1. Enter the normal URL for OWA: http://servername/owa

    2. When prompted for credentials, enter the username and password for an account that has FullAccess permissions to the resource mailbox.

    3. In the upper right corner of the OWA page, click the dropdown next to the logged on username, select Open Other Mailbox and then enter the name of the resource mailbox.

      Figure 3: Select Open Other Mailbox to open another mailbox in OWA

When you log into a resource mailbox, click on Options and notice Resource Settings on the left pane as an available option just for resource mailboxes. You can set the following options on this page. Every single option via the shell is available on this page.

  1. Resource Scheduling
  2. Options
  3. Resource Scheduling Permissions
  4. Resource Privacy Options and
  5. Response Message

Scheduling a Room Resource

Exchange 2007 creates an All Rooms address list as seen in the following screenshot:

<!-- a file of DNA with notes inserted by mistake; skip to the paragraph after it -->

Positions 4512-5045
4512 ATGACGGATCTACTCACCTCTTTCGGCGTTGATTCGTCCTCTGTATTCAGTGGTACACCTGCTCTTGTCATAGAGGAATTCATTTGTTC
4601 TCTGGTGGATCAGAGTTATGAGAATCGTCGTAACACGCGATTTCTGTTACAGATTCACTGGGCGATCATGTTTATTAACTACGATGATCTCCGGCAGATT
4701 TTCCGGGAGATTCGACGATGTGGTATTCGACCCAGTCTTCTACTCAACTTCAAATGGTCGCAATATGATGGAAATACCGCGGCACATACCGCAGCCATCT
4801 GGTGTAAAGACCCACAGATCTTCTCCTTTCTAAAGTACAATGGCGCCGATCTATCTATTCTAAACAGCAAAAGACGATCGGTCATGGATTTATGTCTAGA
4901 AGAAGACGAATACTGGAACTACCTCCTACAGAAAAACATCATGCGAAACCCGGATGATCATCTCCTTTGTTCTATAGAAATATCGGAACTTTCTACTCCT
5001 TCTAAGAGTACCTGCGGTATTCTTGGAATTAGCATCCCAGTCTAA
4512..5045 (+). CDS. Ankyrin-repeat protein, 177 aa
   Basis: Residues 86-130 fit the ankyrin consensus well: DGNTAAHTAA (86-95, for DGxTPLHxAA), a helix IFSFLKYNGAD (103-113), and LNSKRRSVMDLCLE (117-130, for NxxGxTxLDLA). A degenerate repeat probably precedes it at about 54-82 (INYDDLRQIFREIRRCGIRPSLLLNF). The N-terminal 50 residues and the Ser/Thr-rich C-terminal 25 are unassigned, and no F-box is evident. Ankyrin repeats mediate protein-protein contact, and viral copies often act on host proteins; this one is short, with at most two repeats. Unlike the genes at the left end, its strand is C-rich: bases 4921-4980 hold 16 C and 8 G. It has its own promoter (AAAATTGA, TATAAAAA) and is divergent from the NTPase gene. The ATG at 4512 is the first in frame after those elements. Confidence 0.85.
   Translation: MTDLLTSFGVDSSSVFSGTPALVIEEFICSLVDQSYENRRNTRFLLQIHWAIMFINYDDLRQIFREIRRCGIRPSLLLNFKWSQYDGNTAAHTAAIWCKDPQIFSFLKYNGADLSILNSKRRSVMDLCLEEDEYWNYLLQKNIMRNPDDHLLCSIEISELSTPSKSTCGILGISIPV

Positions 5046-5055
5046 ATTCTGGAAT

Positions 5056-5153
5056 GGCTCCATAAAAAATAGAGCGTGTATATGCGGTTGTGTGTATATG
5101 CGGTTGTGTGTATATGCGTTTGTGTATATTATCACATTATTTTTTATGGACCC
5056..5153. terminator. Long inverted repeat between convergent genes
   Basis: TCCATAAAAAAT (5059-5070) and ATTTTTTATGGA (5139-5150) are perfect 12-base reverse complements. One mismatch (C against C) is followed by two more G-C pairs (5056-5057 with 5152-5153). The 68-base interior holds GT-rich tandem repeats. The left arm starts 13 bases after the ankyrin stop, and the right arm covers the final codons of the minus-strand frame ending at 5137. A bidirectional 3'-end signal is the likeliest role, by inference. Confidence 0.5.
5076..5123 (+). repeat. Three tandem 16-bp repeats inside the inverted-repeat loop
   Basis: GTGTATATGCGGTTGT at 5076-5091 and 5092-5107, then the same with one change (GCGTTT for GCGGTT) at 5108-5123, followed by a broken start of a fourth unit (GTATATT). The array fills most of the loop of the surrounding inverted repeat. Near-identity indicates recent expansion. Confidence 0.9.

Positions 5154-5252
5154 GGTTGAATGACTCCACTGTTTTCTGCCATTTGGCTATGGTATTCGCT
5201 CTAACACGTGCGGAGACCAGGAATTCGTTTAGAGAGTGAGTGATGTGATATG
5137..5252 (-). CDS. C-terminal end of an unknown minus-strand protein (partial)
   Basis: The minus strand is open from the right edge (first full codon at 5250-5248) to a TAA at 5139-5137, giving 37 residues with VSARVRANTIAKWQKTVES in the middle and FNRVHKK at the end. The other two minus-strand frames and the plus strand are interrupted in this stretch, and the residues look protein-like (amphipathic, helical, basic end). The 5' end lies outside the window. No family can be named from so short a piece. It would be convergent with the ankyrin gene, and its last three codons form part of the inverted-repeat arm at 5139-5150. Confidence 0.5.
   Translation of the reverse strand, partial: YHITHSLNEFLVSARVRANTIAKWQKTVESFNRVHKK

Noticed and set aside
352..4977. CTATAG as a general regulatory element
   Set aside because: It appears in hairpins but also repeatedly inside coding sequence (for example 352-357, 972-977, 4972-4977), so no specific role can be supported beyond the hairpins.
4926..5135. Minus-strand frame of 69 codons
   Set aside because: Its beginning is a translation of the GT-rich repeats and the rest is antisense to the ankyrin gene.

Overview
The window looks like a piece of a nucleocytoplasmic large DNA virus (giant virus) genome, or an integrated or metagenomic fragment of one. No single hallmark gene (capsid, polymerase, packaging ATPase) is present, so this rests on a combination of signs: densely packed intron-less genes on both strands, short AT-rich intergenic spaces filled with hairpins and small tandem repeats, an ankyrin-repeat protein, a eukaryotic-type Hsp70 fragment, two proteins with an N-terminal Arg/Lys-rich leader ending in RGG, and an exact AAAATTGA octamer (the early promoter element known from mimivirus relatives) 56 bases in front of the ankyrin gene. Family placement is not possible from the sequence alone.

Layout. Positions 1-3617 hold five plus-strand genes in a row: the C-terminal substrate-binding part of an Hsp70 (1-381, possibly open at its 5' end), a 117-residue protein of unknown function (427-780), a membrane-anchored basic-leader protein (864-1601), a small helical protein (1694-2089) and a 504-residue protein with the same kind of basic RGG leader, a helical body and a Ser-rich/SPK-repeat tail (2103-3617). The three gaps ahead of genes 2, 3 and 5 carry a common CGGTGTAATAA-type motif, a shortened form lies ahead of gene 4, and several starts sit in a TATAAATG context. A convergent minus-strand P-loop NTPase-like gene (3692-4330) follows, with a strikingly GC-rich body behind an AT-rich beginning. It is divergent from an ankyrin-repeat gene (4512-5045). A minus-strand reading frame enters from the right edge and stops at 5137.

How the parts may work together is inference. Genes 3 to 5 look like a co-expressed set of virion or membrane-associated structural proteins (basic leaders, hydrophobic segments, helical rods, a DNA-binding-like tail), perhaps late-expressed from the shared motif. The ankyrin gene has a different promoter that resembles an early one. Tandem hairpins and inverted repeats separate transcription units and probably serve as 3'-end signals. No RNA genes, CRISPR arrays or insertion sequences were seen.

Figure 4: Exchange 2007 creates an All Rooms address list by default

In Outlook 2007, the All Rooms search feature transpires itself as shown below. Instead of clicking the To" button, which is everything in the GAL, you can now click on Rooms and we come up with the All Rooms address list. If you select a room, it automatically adds it in the Resources well. This should work if the resource is added to the "Required" field.

Figure 5: Selecting Rooms when scheduling a meeting, Outlook 2007 displays all rooms from the Rooms address list

Managing Resource Scheduling

If you want to lock down the resource booking options, you have the option to do so. Let's take a look at a few of the options available to lock down resource mailboxes.

Open up the shell prompt and type:

Get-MailboxCalendarSettings Resource1 | fl

Take a look at the different parameters that can be set for a resource mailbox. Most of the parameters are self-explanatory. Let's focus instead on some of the policy-based settings, such as RequestInPolicy, BookInPolicy, RequestOutOfPolicy, AllBookInPolicy, AllRequestOutOfPolicy, etc